Next to the Marble Church in Copenhagen Realdania By & Byg has built a new mixed-use residential and commercial building. The house is designed by the English architect Tony Fretton and named after the historic site on which it is situated. Each one of the book's three main sections can be read on its own; each one makes its own attempt, from its own special point of view, to encircle Tietgens Agony.
In 1894 the industrialist, financier and developer C.F. Tietgen completed the Frederiks Kirke, or the Marble Church, as it has become known, that had been abandoned since 1770. At the same time he realized Frederiksgade, a square of apartment buildings around the church, to the design of architect Ferdinand Meldahl. These works were intended to bring to completion Copenhagen’s Frederiksstaden district, which had been initiated in 1749 by King Frederick V with four palaces designed by Court Architect Nicolai Eigtved in the Rococo style, around an octagonal plaza.
With this publication, Realdania Byg aims to provide the interested reader with the possibility of zooming in on the new building and its history.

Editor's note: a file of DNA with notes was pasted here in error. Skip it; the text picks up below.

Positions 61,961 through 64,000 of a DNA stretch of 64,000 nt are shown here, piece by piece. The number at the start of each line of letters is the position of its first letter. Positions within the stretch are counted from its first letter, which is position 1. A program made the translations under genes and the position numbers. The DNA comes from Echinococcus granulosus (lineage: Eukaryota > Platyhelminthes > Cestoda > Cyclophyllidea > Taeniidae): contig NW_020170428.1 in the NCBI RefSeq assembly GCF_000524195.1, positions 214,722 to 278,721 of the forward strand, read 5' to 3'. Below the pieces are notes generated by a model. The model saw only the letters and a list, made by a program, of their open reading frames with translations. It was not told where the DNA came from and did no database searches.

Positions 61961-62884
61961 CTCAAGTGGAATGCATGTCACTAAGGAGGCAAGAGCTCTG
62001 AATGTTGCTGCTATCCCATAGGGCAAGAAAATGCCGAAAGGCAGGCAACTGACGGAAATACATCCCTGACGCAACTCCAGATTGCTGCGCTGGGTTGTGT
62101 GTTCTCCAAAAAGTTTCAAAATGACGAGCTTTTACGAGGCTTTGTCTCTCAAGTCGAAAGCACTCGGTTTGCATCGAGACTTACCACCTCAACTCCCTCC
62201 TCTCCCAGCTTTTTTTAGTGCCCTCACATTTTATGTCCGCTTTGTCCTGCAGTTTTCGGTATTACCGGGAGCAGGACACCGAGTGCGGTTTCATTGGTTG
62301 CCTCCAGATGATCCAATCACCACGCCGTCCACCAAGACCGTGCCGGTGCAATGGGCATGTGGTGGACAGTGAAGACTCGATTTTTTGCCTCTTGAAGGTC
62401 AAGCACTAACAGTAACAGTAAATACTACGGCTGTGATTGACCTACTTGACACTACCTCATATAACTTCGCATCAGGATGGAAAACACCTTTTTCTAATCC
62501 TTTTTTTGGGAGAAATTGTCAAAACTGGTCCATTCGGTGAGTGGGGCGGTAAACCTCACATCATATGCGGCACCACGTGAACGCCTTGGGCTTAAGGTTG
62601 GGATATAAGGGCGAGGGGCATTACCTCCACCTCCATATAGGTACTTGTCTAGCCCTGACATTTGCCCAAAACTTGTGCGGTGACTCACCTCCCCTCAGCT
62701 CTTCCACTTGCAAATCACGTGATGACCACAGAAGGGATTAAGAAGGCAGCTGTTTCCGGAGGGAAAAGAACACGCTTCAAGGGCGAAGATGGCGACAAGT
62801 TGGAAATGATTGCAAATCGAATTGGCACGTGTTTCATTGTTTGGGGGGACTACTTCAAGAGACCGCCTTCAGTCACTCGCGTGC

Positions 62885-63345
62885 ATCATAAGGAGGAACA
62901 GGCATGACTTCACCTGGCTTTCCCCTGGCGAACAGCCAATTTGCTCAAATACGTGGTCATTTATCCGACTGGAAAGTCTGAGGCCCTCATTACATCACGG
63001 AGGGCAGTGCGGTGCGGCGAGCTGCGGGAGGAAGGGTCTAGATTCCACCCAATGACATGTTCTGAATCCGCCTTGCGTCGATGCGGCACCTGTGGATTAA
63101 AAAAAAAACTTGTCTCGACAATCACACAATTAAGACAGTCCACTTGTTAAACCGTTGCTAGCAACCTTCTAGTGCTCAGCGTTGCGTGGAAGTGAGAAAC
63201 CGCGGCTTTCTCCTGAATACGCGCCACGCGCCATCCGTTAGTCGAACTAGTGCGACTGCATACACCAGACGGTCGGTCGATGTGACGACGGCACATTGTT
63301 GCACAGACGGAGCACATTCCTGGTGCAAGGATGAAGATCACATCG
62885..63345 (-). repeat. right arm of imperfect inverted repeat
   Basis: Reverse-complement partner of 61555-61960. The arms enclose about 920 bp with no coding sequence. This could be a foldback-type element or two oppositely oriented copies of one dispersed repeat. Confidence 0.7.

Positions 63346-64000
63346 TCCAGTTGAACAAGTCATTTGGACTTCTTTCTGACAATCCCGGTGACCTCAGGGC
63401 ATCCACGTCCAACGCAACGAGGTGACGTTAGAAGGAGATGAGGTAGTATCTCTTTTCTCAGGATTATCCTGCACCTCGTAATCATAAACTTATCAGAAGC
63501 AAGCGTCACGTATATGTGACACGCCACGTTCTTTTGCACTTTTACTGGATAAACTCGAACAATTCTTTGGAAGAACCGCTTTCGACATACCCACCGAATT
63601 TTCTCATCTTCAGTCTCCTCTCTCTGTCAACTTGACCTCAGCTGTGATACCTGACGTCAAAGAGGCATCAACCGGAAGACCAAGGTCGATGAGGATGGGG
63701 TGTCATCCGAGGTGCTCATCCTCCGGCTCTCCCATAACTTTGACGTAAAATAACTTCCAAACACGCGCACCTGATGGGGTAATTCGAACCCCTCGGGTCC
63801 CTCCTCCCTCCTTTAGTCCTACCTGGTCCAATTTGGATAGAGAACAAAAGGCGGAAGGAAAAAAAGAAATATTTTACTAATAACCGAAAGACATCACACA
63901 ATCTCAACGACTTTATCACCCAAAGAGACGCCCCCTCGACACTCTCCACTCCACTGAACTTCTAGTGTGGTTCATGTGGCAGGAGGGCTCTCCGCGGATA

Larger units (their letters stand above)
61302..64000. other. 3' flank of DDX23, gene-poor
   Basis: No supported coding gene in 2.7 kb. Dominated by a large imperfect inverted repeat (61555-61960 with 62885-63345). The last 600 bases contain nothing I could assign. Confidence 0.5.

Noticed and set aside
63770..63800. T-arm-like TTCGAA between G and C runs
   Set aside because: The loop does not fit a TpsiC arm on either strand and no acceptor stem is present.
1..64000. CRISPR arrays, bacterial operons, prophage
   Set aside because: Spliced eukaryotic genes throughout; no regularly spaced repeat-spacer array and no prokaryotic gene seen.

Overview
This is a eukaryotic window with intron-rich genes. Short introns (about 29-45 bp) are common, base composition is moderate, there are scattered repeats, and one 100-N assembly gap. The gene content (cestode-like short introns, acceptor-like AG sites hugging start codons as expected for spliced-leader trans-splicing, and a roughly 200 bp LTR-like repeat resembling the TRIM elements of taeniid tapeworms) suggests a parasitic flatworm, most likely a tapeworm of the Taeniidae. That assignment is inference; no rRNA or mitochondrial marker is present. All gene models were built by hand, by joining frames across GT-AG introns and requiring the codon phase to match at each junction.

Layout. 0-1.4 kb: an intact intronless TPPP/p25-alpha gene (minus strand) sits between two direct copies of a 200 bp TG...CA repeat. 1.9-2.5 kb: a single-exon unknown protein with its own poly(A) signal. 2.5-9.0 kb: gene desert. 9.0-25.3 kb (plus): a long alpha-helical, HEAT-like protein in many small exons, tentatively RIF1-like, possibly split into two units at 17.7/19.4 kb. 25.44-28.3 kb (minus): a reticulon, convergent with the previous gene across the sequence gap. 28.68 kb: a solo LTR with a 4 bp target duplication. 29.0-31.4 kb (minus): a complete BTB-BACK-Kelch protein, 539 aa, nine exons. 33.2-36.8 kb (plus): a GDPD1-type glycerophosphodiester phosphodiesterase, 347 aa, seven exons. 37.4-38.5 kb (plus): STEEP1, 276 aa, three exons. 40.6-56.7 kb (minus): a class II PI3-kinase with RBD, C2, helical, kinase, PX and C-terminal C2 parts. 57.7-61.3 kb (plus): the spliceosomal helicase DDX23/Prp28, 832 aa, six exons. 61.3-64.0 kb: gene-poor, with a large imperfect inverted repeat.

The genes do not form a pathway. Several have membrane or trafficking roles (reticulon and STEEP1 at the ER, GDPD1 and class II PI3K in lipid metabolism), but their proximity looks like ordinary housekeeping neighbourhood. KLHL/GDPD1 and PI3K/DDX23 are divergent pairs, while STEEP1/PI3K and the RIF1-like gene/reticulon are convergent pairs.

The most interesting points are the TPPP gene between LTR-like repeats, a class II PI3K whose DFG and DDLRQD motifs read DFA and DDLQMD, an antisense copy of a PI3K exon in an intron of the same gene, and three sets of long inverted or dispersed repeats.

Each one of the book’s three main sections can be read on its own; each one makes its own attempt, from its own special point of view, to encircle the new house. By way of introduction, Professor Ole Lange sketches out a portrait of Carl Frederik Tietgen and the historical context of The Thorn in Tietgen’s Side. In his contribution, the British architect, Tony Fretton, throws light on circumstances and certain considerations related to the creation and design ofthe architectural work. Finally, in the book’s third section, Associate Professor/Architect Peter Thule Kristensen offers an analysis of Tietgen’s Agony and an architectural-historic placement of the finished building.
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